Online courses and intellectual property

In the January meeting, Alan Cattier, director of academic technology services, described to the Faculty Council new questions about intellectual property ownership taking shape with the quickly developing array of online courses and classroom capture technology. As knowledge and what Cattier termed “micro-lessons,” salient points or material conveyed in class, become increasingly available and distributable through online technologies at Emory and elsewhere, “faculty are shopping content that not only they create but maybe others have created that illustrate a point or an idea better than they’ve ever been able to illustrate in their content,” Cattier said. “There’s a marketplace emerging.” He outlined three major questions: “Who owns the rights to an online course? Who owns the rights to a class recording? Who owns the rights to a learning object? There isn’t a large body of evidence or discussion around these questions yet because we are all on this incredibly quick treadmill of change in the educational environment.” Faculty representatives from the Instructional Subcommittee for IT Governance will be looking at these questions of intellectual property and digital objects and reporting back to the Council.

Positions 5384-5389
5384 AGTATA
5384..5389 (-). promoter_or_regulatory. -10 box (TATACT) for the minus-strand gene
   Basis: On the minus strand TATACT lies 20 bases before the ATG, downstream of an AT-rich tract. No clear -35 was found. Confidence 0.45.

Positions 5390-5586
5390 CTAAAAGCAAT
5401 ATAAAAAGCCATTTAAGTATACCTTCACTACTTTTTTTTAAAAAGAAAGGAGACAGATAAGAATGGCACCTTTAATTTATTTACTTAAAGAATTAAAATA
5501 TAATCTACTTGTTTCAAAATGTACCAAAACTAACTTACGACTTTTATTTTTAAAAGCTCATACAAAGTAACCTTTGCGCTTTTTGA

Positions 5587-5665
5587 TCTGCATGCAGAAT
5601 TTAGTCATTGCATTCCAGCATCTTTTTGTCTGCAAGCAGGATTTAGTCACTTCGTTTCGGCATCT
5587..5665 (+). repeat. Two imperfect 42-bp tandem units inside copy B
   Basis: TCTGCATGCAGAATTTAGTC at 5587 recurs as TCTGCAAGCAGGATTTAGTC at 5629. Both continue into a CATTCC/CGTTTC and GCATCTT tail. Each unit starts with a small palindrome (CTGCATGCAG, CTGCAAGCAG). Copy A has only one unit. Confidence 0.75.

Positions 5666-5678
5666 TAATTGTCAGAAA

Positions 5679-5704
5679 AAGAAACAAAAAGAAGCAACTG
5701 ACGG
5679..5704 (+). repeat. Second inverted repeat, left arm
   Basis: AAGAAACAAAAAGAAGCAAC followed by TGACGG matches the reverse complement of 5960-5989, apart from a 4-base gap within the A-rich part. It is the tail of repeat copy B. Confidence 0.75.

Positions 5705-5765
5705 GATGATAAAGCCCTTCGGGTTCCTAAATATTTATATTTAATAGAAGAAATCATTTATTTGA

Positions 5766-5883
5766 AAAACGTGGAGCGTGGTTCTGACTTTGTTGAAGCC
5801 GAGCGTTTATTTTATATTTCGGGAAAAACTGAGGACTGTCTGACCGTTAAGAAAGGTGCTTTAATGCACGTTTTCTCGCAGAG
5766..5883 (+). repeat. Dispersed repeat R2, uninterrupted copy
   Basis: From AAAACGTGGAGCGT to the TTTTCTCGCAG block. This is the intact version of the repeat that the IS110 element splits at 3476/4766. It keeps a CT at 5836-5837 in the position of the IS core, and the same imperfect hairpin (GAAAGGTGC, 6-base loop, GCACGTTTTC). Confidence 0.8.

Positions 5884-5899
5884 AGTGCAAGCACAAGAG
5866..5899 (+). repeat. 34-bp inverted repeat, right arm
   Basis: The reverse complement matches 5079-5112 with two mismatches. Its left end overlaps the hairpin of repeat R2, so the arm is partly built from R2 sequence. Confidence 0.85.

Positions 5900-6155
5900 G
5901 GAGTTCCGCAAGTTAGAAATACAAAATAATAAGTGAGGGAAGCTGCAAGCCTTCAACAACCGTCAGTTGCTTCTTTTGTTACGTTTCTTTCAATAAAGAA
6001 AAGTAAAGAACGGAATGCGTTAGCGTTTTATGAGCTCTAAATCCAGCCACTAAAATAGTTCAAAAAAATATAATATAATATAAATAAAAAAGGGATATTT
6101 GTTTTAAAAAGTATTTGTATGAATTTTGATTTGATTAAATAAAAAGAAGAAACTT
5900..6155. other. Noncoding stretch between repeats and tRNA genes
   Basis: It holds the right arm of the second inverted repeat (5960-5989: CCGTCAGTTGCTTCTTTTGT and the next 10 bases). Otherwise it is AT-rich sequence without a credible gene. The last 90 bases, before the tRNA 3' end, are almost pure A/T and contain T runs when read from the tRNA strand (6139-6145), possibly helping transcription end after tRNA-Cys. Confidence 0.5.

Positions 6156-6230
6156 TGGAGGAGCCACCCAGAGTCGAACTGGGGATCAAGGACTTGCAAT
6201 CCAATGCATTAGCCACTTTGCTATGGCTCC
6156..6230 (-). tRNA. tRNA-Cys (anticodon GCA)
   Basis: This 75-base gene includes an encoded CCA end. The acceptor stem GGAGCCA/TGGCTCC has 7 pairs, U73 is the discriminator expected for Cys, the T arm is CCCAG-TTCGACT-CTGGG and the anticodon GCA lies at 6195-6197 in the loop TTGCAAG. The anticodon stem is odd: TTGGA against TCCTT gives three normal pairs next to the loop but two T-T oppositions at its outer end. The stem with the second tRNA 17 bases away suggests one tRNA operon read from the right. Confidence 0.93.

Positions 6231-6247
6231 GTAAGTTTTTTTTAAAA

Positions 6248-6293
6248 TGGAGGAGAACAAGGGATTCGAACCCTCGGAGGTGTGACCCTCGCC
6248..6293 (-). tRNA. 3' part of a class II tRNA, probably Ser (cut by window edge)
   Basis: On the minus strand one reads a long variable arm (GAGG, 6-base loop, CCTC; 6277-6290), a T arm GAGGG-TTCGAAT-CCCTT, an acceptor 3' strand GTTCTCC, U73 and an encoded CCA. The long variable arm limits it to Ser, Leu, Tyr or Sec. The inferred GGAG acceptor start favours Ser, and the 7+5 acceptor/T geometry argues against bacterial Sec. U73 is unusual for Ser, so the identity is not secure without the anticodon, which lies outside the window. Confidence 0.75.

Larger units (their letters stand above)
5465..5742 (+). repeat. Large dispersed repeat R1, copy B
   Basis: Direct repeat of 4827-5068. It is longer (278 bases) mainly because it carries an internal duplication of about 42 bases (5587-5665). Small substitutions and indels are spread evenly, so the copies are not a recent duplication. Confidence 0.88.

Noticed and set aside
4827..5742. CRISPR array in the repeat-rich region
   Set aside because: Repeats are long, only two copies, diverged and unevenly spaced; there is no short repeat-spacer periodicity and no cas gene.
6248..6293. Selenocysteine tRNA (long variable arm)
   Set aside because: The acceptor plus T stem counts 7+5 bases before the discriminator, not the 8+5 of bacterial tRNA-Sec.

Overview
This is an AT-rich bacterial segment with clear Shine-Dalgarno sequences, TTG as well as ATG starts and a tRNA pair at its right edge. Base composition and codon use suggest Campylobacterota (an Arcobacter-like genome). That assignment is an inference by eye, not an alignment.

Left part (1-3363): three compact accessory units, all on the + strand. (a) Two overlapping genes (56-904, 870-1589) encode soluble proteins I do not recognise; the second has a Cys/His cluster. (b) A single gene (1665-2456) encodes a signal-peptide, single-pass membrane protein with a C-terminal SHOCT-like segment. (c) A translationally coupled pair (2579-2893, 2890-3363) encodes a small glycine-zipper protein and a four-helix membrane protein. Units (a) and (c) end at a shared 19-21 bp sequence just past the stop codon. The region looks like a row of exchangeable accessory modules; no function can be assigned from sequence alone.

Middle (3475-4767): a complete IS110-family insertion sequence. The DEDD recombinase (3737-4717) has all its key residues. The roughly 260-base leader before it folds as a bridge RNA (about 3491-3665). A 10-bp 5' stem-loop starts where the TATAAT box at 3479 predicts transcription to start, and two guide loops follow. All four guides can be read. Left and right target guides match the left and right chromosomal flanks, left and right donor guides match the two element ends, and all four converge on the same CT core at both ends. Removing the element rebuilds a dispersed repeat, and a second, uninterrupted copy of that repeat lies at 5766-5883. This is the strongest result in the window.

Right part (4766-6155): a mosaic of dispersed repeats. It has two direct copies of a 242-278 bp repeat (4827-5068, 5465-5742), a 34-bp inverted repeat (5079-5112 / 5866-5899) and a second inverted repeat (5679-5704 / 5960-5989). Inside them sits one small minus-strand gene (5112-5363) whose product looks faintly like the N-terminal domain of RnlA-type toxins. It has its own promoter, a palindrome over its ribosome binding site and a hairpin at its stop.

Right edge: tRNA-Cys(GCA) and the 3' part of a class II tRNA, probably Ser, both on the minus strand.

This entry was posted in General News, Online Learning. Bookmark the permalink. Comments are closed, but you can leave a trackback: Trackback URL.